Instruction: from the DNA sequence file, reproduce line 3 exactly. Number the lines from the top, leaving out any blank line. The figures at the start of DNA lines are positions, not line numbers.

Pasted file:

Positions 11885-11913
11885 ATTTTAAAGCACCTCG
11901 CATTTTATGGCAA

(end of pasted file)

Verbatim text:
11901 CATTTTATGGCAA